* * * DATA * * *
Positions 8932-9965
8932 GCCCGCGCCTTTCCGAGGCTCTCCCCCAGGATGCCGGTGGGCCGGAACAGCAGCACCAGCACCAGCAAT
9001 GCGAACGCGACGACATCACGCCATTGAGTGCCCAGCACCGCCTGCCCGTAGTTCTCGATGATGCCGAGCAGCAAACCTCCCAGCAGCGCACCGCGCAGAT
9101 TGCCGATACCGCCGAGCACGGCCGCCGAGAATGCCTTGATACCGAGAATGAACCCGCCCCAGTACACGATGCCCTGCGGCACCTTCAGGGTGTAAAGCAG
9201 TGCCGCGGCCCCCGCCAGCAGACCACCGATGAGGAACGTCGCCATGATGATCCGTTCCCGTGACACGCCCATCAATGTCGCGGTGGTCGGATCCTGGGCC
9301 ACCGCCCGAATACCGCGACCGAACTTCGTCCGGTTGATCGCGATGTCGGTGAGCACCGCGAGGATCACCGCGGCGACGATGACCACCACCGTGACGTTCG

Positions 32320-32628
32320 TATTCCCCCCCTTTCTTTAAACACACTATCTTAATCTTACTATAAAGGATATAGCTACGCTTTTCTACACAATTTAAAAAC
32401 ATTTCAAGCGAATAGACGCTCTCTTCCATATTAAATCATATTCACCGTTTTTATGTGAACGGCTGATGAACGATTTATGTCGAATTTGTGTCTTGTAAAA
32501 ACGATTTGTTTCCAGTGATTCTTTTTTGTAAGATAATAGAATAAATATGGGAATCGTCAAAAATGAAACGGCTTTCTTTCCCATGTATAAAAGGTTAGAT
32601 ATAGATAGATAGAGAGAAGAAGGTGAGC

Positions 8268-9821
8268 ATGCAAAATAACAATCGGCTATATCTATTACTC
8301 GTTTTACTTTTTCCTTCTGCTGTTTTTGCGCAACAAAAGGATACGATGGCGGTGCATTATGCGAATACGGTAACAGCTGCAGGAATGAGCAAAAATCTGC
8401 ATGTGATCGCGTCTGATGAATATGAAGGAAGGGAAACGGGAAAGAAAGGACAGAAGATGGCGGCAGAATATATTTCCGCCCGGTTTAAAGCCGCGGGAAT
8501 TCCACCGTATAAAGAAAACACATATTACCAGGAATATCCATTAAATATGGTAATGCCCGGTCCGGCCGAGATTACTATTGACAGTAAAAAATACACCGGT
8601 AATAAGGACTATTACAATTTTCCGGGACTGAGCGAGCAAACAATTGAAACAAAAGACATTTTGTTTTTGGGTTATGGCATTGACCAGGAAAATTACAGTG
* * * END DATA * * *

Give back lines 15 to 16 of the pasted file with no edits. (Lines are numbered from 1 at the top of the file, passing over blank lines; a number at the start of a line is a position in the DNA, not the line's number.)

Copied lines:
8401 ATGTGATCGCGTCTGATGAATATGAAGGAAGGGAAACGGGAAAGAAAGGACAGAAGATGGCGGCAGAATATATTTCCGCCCGGTTTAAAGCCGCGGGAAT
8501 TCCACCGTATAAAGAAAACACATATTACCAGGAATATCCATTAAATATGGTAATGCCCGGTCCGGCCGAGATTACTATTGACAGTAAAAAATACACCGGT